Overall there is very little research into coercive control without violence (Crossman et al. 2016), and even less specific research into how children experience coercive controlling behaviours only, when living with domestic violence perpetrated by one caregiver to another (usually their father/father-figure against their mother). To illustrate, Callaghan et al. (2015) state:
[T]here is limited research that engages either with children’s lived experience of violence, or more specifically with their experience of psychological abuse and coercive control in family relationships affected by domestic violence.
The majority of research on children and domestic violence tends to focus on children’s exposure to physical violence (Katz 2016), and in the majority of cases emotional abuse co-occurs with physical abuse. Additionally, very few studies of the impact of domestic violence on children control for the effect of co-occurring child abuse (Wolfe et al. 2003), so in many cases it is not possible to identify the effects of a specific form of domestic violence, for example to measure the impact of coercive control specifically. Where studies do not differentiate between emotional and physical abuse, we have not been able to include these studies as they do not isolate the effect of witnessing and experiencing non-physical violence/abuse.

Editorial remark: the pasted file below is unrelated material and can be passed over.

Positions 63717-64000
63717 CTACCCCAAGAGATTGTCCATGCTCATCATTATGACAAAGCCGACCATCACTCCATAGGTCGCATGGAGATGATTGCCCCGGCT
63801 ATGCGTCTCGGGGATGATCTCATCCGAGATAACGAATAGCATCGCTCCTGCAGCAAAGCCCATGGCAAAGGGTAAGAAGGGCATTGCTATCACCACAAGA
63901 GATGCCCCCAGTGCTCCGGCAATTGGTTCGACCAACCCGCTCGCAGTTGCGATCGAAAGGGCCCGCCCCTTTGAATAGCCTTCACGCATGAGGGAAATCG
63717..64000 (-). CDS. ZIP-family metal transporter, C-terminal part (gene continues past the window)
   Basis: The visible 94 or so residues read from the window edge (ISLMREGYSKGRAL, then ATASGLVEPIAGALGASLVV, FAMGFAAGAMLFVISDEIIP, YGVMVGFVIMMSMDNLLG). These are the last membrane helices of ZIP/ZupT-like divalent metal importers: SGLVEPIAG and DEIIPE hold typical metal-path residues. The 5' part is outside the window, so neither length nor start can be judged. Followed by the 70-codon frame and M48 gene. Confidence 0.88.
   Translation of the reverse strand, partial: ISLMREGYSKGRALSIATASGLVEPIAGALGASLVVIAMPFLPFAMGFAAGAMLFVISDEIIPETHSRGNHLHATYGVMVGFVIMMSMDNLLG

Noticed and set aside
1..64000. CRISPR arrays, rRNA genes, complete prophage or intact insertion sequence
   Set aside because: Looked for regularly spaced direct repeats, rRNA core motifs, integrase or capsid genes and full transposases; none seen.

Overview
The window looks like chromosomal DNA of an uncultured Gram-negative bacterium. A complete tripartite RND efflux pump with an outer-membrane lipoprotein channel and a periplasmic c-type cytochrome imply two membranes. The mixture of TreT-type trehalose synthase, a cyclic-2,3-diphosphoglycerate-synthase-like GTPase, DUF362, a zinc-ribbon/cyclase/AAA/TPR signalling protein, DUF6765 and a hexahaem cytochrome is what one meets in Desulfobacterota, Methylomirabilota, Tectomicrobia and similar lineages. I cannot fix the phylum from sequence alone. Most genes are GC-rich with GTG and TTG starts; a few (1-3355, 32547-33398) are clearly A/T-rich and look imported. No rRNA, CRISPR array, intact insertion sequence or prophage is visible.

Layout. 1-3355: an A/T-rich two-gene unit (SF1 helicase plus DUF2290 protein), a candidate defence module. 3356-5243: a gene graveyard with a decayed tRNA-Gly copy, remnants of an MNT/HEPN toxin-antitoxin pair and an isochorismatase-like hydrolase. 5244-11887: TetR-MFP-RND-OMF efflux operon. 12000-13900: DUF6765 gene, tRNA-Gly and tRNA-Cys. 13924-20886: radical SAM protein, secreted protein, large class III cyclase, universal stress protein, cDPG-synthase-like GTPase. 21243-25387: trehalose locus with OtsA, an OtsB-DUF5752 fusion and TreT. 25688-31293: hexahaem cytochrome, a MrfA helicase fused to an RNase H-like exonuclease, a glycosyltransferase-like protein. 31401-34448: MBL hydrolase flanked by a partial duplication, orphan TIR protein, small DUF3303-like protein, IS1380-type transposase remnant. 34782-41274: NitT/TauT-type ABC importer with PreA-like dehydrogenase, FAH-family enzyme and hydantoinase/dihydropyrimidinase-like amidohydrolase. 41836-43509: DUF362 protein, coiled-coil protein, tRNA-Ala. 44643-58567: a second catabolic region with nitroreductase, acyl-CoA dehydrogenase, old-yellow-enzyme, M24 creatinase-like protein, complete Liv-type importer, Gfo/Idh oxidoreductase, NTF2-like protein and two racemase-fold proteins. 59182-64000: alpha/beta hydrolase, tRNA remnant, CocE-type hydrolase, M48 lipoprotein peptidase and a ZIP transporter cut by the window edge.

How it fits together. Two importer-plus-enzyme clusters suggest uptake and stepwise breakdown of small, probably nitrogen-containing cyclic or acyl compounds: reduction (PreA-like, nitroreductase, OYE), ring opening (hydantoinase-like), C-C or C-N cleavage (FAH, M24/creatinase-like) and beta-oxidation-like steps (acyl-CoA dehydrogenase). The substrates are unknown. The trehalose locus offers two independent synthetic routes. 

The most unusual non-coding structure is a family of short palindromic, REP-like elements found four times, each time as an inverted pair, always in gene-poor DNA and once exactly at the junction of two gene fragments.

Where research has been conducted into the impact of coercive and controlling behaviour, the methods for analysing and understanding instances and examples of experiences are often not classified using a theoretical framework (for example Johnson’s (2008) framework of intimate partner violence). This means that there is no standard approach to operationalising or measuring coercive control, which limits comparisons and generalisability across studies (Hardesty et al. 2015). This means it can be challenging for practitioners to use evidence to inform their assessments.
However, we have identified some key publications and sources of knowledge that seek to identify and explain the impact of coercive control on young people, where these effects are described specifically. This is in response to the specific information need relating to this Outline.